Karen E. Cosner
Tuesday, August 8, 2006; Page B05
Karen E. Cosner, 70, a Fauquier County real estate broker who was key to the development of the Vint Hill business park and
residential neighborhood,   died of cancer Aug. 4 at her home in Warrenton.
Mrs. Cosner also was part of a successful effort in 1996 to get a Zip code  for the tiny community of New Baltimore, which
residents considered historic horse country, and more prestigious than the suburban town of Gainesville,   which was their
postal address.
My biggest complaint is our loss of identity,  she told the Fauquier County Board of Supervisors in 1996. We have a civic
association; we have churches; we have a firehouse. We have a history. . . . But we don't have an address.
They did, but Gainesville is in Prince William County, and primarily, we want to be identified with Fauquier County, she told the
supervisors. Mrs. Cosner had a small farm in New Baltimore, where she raised Charolais cattle and horses.
New Baltimore is a little old village that had its heyday during the Civil War, she once told a Washington Post reporter. The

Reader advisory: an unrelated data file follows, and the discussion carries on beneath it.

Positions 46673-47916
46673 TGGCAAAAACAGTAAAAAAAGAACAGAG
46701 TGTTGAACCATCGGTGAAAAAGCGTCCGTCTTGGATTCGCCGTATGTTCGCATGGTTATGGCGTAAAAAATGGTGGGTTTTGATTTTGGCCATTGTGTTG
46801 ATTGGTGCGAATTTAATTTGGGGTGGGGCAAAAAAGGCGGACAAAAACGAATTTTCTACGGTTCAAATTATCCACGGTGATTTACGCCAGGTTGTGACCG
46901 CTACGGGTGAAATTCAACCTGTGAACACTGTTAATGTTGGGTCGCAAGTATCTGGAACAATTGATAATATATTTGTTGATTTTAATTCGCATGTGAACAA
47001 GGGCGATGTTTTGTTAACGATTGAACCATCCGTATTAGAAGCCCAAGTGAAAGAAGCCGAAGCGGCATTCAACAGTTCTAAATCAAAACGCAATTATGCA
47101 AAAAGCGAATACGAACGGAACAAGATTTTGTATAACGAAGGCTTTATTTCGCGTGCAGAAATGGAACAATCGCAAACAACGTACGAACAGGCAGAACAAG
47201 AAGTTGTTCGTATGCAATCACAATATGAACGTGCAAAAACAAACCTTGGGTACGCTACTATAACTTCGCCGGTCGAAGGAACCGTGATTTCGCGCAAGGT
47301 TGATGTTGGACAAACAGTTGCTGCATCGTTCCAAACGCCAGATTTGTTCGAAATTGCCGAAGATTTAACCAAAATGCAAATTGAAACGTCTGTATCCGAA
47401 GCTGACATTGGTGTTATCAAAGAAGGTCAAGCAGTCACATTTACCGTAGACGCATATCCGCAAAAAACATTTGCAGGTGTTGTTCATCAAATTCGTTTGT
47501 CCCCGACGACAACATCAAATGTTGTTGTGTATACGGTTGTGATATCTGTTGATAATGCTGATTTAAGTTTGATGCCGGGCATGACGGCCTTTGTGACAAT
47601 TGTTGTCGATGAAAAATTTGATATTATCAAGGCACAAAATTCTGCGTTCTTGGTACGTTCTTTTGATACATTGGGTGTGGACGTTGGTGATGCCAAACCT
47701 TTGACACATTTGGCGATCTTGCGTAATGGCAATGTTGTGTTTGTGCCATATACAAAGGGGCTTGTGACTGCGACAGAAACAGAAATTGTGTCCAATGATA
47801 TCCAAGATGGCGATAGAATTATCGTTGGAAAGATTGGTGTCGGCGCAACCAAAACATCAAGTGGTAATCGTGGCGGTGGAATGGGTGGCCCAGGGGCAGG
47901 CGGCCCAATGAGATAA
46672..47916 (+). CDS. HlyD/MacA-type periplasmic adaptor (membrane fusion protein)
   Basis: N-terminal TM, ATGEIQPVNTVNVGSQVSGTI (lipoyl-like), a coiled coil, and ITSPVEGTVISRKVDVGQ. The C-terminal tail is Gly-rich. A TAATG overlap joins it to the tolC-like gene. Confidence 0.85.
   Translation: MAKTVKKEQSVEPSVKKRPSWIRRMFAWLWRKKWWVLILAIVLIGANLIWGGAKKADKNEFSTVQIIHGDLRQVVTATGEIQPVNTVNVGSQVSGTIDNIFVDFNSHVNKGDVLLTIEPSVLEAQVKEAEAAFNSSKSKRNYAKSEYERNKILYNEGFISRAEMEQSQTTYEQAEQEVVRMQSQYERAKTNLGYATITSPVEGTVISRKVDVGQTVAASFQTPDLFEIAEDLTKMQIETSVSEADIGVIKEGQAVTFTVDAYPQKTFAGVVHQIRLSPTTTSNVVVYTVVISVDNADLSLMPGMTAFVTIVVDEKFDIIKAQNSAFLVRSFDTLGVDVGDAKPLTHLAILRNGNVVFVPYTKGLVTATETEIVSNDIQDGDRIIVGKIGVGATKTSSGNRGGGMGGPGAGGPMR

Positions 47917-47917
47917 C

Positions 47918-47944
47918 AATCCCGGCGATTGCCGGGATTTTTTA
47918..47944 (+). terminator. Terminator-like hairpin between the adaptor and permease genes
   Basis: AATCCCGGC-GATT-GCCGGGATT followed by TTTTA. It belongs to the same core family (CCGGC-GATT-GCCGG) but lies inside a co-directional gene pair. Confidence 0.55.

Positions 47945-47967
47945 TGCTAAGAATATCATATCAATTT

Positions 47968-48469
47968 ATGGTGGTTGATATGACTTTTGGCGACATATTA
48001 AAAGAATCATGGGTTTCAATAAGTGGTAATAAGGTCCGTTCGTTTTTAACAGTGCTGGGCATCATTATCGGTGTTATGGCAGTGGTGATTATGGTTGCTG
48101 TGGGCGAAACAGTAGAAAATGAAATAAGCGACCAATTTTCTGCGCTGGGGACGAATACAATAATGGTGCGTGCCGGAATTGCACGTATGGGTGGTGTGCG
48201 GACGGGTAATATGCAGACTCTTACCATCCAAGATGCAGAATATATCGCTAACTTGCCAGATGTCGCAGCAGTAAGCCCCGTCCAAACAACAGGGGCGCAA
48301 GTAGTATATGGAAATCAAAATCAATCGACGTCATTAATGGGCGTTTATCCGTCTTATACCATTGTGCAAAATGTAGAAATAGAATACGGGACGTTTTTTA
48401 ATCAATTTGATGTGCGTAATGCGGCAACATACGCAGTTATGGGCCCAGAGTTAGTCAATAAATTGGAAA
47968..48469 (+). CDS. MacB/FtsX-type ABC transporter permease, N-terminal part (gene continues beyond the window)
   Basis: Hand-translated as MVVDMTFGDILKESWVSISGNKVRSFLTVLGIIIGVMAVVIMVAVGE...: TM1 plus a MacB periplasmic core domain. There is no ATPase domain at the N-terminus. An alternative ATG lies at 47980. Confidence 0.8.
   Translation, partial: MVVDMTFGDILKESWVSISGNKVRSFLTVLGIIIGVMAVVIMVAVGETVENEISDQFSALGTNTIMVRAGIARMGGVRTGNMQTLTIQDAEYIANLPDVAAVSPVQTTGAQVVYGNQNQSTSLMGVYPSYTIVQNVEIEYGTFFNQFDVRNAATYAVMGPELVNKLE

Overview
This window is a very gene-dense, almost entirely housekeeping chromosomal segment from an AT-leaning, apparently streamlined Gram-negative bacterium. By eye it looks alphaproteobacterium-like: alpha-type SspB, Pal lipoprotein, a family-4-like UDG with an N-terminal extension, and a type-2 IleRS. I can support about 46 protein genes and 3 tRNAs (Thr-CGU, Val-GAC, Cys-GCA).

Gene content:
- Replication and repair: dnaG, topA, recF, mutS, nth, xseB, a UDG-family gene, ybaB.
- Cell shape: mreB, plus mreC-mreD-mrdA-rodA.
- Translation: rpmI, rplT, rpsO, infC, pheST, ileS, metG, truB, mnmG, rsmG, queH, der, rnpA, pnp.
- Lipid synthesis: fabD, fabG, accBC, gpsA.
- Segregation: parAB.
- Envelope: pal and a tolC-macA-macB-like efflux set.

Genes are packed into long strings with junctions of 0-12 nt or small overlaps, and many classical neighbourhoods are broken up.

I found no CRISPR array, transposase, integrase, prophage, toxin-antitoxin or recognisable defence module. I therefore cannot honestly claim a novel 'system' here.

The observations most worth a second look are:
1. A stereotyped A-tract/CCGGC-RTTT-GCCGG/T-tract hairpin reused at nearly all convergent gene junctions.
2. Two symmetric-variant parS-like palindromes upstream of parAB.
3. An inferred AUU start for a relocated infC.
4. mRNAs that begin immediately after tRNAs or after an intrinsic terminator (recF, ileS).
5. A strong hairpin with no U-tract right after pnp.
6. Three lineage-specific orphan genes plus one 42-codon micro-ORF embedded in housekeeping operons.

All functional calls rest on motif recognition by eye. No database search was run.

appeal of being New Baltimore and having a sense of place was important."
Born in Washington, she attended Central and Roosevelt high schools. She also attended Emerson Preparatory School,
Northern Virginia Community College and a Realtors institute. She was licensed as a real estate broker in 1972, and the next
year she started Cosner and Co. Realtors. She retired from the business in 2005.
Mrs. Cosner was past president of the Fauquier Board of Realtors, and she won its first Realtor of the Year award in 1977, as
well as the state award from the Realtors Land Institute. She was past president of the Fauquier unit of the American Cancer
Society, the Warrenton-Fauquier Chamber of Commerce and the Soroptimist Club of Warrenton.
In 1991, she was named Businessperson of the Year by the chamber and in 1996 was appointed by then-Gov. George Allen (R)
to the economic development authority for Vint Hill. She worked on the authority for seven years, obtaining approvals for zoning
and planning of the large development.
A swimmer and an equestrian, Mrs. Cosner enjoyed gardening, fishing and throwing annual game dinners in autumn for friends
and acquaintances.
Her marriage to Benjamin Clark Jr. ended in divorce.
Her second husband, Victor Cosner, died in 2003. A stepson, Thomas Cosner, died in 2004.
Survivors include a daughter from her first marriage, Linda Maroney of Manassas; two stepsons, Gary Cosner of Warrenton and
Donald Cosner of Stafford; a brother, James Ahlgren of McLean; and a granddaughter.